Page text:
NBC Baseball

NBC World Series: Larks hand Foresters first loss

Hays leveled the playing field at the NBC World Series in a most unexpected way.

The Larks run-ruled defending champion Santa Barbara (Calif.) 8-0 in seven innings on Thursday at Lawrence-Dumont Stadium, benefiting from a miserable pitching performance from the Foresters and a superb one from Larks starter Shawn Lewick.

The rest of the field can thank the Larks for removing the unbeaten tag from the Foresters. The Hays win means Saturday’s final will be a winner-take-all game and all four remaining teams need two wins. The Foresters missed a chance to take Friday off and return Saturday knowing its opponent must sweep a doubleheader. Hays won its sixth straight elimination game after losing its opener on July 30.

“You lose the first one and it kind of sets a tone and makes you realize something,” Lewick said. “What fun is it if you win every single game, right?”

Hays enjoyed a lot of fun at the expense of Foresters pitchers, who surrended only six hits. They walked 12, hit three batters and uncorked three wild pitches. The Foresters, three-time champions, usually bring a deep pitching staff to the NBC and outlast the field. On Thursday, the Foresters tried five pitchers with little success and ended a 12-game NBC win streak. It was their worst NBC loss since an 11-1 defeat to the Maxim (Calif.) Yankees in 2007.

“Our pitchers didn’t have good command,” Foresters coach Bill Pintard said. “And that is out of the ordinary. I don’t know if our guys are trying to do too much, or what.”

Santa Barbara’s poor aim stood in sharp contrast to Lewick, who held the Foresters to three hits, struck out eight and didn’t allow a runner to second base until the seventh inning. Lewick, a Fort Hays State graduate, started the summer with Hays, pitched one game for the Wichita Wingnuts, and returned to the Larks for the NBC.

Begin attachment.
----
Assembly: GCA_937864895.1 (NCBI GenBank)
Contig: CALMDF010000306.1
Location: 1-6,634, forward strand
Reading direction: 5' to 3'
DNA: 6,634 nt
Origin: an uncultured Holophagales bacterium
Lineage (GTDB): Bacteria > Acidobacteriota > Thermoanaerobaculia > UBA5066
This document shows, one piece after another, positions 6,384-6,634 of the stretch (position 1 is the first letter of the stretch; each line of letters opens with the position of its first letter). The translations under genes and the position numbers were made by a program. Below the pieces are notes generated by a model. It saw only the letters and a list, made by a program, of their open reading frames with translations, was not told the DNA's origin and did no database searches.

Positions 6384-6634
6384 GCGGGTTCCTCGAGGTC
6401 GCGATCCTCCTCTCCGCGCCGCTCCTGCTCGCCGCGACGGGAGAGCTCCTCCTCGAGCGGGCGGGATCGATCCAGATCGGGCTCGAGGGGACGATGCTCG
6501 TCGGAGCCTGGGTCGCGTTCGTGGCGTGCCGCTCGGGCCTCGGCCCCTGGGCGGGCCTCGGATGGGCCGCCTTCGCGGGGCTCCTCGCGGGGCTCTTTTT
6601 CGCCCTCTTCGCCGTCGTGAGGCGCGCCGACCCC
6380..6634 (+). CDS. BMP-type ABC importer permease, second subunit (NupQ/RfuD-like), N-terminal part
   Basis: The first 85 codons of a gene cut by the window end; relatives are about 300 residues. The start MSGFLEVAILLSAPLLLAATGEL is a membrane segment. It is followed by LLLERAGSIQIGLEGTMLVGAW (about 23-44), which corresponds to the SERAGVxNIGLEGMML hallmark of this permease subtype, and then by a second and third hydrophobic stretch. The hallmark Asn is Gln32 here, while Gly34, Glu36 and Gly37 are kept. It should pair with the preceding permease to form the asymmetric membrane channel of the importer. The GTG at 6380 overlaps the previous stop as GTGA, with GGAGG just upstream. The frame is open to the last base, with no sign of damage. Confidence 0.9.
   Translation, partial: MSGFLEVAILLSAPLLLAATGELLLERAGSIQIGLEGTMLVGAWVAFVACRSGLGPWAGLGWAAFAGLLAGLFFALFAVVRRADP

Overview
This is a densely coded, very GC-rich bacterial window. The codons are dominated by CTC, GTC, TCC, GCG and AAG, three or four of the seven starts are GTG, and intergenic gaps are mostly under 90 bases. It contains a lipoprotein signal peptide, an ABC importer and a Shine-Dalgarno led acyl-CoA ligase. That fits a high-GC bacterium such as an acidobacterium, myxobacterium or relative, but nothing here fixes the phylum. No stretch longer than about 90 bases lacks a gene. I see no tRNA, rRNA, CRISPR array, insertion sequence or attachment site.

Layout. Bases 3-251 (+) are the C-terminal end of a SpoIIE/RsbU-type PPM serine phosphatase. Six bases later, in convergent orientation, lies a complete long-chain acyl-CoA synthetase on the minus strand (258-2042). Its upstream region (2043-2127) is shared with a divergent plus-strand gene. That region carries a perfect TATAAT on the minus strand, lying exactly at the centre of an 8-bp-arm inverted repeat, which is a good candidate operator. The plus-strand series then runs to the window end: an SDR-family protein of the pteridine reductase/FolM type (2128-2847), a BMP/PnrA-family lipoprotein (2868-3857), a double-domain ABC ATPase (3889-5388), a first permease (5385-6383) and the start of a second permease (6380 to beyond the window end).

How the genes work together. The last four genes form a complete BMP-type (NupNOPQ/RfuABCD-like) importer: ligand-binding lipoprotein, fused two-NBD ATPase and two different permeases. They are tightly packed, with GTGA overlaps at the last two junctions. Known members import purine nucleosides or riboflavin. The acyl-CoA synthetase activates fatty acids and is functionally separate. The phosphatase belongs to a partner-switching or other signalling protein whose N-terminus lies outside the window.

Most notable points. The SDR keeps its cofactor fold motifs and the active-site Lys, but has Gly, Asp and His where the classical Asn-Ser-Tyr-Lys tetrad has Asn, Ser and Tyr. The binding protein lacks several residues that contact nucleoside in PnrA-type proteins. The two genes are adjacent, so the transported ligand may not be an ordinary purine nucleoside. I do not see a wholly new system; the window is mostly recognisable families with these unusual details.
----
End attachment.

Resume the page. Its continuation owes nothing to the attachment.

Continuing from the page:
“My curveball and my slider were working real well,” he said. “I started working my changeup in the later innings. I didn’t show it in the first half.”

The Foresters didn’t reach base until Lewick gave up a two-out single in the third. He retired them in order four times and didn’t walk a batter until the seventh. Pintard said the accuracy of his curveball kept the Foresters from getting good swings and made his fastball away more effective.

“He was throwing glove strikes with the curveball,” Pintard said. “It wasn’t that we were chasing them. He was plopping them in there.”.

Hays batted around in the first inning, helped by all manner of shakiness by the Foresters. Starter Jared Wilson couldn’t field a bunt after a leadoff single, which started the disaster in motion.

The Larks led 2-0 when Santa Barbara self-destructed with two outs. Joe Betcher lofted a flyball to left. Arby Fields motioned with his arms to indicate he couldn’t see the ball in the lights. The ball landed about 10 yards from Fields, in between himself and the center fielder. Two runs scored and Betcher reached second base. Wilson walked the next batter to load the bases and end his night. Reliever Willie Kuhl hit Aaron Cornell to force in a run and give Hays a 5-0 lead.

“The bunt that Jared couldn’t play cleanly … it’s amazing in an 8-0 game that little play early in the first inning imploded on us,” Pintard said. “Then we had a high sky. We couldn’t find the ball. And that fell in on us.”

The Foresters melted down again in the fourth and were fortunate to escape with a three-run debit. Three pitchers combined to walk four batters and hit another. The Larks needed one hit in the inning to build their lead to 8-0. For the Foresters, the low point hit when Andrew Vasquez walked three of the four batters he faced, throwing eight straight balls before his night ended.

“You don’t know if those chances are going to happen, but it set up pretty good for us and we capitalied,” Hays coach Frank Leo said. “We feel fortunate tonight. We caught them in a good spot.”

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